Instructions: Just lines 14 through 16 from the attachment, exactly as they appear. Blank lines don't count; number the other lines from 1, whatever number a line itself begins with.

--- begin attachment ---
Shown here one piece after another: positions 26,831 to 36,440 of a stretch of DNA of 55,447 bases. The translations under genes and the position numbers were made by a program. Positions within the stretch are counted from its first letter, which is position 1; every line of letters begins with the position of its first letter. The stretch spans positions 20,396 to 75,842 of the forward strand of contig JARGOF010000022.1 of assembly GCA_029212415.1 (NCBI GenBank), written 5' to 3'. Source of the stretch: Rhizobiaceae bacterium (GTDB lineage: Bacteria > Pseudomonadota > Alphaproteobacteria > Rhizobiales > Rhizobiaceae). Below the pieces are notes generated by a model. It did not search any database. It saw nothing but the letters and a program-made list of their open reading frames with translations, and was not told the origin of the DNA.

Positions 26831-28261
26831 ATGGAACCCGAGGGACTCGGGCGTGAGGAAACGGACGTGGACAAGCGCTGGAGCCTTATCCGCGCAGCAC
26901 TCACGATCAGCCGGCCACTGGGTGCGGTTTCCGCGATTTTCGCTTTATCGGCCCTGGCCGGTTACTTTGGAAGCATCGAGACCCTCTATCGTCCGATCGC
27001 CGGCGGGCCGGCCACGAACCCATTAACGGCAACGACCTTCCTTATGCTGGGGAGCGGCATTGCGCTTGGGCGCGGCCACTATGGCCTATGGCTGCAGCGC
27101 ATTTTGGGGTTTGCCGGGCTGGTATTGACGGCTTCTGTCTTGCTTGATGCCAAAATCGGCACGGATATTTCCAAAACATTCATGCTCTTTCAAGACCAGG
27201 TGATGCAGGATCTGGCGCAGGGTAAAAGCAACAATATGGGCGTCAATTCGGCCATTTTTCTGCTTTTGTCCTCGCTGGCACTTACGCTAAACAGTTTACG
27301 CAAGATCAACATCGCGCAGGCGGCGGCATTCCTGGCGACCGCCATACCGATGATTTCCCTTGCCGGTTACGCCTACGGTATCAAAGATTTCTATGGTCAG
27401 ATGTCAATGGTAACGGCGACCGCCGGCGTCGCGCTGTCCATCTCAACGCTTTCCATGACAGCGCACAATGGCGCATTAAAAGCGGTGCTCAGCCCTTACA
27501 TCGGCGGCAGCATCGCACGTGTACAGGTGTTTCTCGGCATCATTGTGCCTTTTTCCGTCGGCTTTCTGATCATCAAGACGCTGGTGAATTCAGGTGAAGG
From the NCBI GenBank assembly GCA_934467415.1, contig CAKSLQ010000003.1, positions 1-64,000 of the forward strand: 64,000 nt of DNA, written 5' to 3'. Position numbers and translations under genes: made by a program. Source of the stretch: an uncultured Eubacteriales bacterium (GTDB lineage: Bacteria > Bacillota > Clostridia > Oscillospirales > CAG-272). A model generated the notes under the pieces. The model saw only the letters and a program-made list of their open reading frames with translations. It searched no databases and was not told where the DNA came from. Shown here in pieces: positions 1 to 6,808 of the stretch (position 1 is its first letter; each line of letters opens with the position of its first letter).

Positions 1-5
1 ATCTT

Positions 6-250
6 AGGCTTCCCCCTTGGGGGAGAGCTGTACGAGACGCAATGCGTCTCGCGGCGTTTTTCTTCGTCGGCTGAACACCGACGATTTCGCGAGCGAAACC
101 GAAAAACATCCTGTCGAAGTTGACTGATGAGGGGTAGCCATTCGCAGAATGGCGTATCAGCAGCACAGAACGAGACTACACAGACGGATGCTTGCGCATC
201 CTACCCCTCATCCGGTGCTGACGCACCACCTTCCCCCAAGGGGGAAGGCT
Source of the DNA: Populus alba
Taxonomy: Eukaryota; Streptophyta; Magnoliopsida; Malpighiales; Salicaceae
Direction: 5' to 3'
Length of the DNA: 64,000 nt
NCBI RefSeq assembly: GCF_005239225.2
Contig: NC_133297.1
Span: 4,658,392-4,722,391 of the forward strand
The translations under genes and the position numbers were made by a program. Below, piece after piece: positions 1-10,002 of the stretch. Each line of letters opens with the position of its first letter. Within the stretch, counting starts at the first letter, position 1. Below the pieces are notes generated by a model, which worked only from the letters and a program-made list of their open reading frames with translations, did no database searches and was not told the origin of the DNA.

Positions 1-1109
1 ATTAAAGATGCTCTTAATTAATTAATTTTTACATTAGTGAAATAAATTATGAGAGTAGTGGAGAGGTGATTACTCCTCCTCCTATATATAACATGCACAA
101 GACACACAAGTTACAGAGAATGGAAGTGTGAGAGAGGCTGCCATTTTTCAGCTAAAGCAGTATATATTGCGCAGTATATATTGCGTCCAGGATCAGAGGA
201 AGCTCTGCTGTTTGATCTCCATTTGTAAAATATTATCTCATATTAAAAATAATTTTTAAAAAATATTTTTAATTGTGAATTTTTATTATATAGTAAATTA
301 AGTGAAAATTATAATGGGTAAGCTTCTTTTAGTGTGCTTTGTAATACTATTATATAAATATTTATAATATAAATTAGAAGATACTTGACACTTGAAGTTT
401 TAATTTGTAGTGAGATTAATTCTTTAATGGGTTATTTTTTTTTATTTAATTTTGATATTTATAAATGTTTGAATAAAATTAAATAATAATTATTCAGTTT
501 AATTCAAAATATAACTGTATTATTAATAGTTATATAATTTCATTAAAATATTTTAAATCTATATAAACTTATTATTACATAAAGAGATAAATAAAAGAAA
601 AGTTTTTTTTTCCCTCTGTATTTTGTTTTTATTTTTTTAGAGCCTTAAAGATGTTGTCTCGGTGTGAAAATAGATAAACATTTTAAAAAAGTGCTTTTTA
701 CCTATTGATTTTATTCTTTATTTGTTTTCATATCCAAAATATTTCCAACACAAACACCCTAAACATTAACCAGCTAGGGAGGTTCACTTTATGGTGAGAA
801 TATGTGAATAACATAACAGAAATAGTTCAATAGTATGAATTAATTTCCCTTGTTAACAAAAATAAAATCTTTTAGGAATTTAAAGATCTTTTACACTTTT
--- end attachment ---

Positions 6-250
6 AGGCTTCCCCCTTGGGGGAGAGCTGTACGAGACGCAATGCGTCTCGCGGCGTTTTTCTTCGTCGGCTGAACACCGACGATTTCGCGAGCGAAACC
101 GAAAAACATCCTGTCGAAGTTGACTGATGAGGGGTAGCCATTCGCAGAATGGCGTATCAGCAGCACAGAACGAGACTACACAGACGGATGCTTGCGCATC